TAP system secures Albanian environmental, social impact permit
The Trans Adriatic Pipeline (TAP) system has secured environmental and social impact assessment (ESIA) approval in Albania from the Ministry of Environment, Forest, and Water Administration.
The Trans Adriatic Pipeline (TAP) system has secured environmental and social impact assessment (ESIA) approval in Albania from the Ministry of Environment, Forest, and Water Administration. TAP submitted its ESIA in January, mapping out the project’s potential environmental, cultural, and socioeconomic impacts as well as measures to avoid and mitigate them (OGJ Online, Jan. 23, 2013). Approval specified construction and operational requirements TAP must meet to fully comply with Albania’s environmental legislation.
Residents of 83 communities in the regions of Korca, Skrapar, Berat, and Fier, Albania, as well as to various nongovernmental organizations and central institutions reviewed the assessment before submission. TAP held 23 public consultations and discussed the report with 38 local community councils.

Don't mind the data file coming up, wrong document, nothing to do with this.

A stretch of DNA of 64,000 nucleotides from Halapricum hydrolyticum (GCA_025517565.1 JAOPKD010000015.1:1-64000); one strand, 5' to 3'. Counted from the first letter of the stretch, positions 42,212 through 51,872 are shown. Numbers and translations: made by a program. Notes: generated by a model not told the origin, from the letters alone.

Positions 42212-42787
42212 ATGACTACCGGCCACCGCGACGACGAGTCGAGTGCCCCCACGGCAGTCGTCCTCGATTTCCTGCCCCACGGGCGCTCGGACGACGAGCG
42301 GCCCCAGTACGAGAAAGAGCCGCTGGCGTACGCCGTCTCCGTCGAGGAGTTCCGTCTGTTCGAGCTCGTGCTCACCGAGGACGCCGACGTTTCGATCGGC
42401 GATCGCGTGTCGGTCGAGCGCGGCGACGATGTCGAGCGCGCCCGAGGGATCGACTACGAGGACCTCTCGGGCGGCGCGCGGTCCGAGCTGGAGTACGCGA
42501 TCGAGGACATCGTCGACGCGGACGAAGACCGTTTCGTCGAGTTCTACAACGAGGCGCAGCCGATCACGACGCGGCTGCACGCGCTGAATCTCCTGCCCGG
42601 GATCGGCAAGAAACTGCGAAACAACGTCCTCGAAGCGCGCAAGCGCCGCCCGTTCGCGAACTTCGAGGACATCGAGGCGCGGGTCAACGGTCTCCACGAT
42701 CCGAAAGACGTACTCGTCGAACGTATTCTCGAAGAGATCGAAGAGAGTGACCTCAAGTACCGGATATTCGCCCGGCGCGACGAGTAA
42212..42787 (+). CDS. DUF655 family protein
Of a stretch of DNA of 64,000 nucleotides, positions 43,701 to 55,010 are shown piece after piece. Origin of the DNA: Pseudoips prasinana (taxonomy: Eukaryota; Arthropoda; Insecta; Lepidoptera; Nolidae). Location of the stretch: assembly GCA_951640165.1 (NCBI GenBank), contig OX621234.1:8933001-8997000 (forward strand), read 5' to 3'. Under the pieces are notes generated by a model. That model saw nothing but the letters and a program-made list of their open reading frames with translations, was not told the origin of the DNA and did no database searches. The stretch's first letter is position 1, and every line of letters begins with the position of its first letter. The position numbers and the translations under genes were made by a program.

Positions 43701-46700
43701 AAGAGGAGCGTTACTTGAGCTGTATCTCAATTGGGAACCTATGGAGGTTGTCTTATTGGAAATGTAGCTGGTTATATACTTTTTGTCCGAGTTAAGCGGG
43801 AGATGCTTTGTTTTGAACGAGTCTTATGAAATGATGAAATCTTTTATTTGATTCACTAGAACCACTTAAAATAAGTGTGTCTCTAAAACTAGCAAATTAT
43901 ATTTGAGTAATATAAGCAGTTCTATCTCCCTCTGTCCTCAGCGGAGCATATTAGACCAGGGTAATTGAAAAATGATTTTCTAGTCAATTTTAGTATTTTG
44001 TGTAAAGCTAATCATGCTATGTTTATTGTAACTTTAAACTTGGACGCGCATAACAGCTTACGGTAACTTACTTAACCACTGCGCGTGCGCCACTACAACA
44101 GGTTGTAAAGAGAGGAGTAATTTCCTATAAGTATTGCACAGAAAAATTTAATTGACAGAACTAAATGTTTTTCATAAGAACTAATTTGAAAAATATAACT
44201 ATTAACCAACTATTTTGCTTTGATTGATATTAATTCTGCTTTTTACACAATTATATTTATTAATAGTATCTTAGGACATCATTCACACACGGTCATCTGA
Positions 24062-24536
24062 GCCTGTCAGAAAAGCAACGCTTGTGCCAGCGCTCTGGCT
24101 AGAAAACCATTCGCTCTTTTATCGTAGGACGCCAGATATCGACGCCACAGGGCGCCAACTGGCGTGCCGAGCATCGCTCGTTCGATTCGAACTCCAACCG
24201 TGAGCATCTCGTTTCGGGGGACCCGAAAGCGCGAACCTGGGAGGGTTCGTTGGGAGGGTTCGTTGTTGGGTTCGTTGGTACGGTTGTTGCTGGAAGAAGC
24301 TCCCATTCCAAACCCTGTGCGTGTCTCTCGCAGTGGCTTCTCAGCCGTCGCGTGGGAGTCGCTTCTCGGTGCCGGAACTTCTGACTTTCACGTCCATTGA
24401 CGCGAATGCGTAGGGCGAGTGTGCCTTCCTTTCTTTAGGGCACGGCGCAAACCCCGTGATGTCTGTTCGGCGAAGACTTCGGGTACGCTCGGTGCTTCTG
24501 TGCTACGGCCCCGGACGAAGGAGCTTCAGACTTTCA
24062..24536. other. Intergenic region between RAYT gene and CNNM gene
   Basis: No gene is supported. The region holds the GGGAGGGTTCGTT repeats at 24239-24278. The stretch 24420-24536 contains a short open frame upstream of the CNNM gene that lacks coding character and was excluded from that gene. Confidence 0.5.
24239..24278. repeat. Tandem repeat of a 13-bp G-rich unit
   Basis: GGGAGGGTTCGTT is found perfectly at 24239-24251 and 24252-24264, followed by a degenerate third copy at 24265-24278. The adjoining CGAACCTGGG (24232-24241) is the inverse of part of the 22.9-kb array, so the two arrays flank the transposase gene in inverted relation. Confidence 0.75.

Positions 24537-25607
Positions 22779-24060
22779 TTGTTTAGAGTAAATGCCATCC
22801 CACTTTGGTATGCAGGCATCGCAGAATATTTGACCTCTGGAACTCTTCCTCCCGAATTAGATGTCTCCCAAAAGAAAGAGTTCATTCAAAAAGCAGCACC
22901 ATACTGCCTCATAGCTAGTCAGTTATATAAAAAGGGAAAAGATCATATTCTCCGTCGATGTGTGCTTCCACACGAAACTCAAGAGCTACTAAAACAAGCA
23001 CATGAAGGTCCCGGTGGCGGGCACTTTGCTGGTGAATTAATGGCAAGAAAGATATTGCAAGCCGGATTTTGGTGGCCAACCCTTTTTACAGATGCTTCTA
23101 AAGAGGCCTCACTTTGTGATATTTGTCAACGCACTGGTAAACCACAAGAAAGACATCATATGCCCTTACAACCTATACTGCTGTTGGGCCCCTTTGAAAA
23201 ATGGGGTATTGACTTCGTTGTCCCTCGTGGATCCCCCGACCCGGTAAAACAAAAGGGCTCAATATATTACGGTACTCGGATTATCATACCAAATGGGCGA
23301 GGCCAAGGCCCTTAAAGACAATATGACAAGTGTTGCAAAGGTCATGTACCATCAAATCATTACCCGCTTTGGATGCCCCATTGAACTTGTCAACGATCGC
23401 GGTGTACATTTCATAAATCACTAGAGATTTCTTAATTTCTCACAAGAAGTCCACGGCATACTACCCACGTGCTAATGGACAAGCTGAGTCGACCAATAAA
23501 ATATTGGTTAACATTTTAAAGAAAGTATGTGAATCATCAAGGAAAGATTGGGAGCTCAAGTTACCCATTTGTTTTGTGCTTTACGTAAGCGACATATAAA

TAP must now obtain the infrastructure permits needed to begin construction. The company expects to place the pipeline in service late-2018.
TAP will transport as much as 20 billion cu m/year of natural gas from the Shah Deniz II field in Azerbaijan, through Greece and Albania to Italy, from where it can be shipped further into Western Europe. The Albanian section of the pipeline will start at Bilisht Qender at the Greek border, stretching 209 km to the coastal area north of Fier. The Albanian offshore section will be 60 km long.
TAP’s shareholders are Switzerland’s Axpo 42.5%, Norway’s Statoil 42.5%, and Germany’s E.On Ruhrgas 15%. Shah Deniz II consortium members—BP PLC, State Oil Co. of Azerbaijan Republic, and Total SA—can join TAP, pending its June selection to transport the field’s production, and currently fund the project.
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